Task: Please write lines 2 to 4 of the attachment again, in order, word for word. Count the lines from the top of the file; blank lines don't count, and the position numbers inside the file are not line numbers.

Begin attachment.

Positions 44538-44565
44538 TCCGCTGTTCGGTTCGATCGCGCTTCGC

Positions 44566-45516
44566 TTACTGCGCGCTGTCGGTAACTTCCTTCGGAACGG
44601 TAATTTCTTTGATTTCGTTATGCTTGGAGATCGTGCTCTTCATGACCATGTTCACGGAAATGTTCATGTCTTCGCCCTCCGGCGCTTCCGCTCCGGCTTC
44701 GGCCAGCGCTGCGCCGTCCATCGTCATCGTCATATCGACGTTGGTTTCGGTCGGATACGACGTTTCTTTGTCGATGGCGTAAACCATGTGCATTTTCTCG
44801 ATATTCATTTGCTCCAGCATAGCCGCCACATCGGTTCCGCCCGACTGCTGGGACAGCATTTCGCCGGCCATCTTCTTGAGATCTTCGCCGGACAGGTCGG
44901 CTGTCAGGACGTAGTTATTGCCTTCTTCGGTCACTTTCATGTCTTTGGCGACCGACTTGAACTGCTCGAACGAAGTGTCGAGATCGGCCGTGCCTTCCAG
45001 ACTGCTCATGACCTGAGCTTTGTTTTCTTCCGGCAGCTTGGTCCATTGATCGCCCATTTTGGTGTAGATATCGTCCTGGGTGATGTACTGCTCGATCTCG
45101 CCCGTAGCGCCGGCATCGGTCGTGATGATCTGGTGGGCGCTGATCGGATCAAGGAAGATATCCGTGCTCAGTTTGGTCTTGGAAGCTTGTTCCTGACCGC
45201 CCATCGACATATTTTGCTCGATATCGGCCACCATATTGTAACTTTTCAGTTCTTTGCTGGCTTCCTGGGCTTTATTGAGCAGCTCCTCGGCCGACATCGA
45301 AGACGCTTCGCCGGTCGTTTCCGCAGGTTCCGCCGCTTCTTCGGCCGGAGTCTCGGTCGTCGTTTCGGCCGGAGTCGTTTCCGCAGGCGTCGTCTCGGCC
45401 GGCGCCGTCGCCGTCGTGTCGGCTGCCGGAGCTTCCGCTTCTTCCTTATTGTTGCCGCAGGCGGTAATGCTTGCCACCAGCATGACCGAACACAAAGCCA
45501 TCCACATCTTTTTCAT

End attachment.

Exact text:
44538 TCCGCTGTTCGGTTCGATCGCGCTTCGC

Positions 44566-45516
44566 TTACTGCGCGCTGTCGGTAACTTCCTTCGGAACGG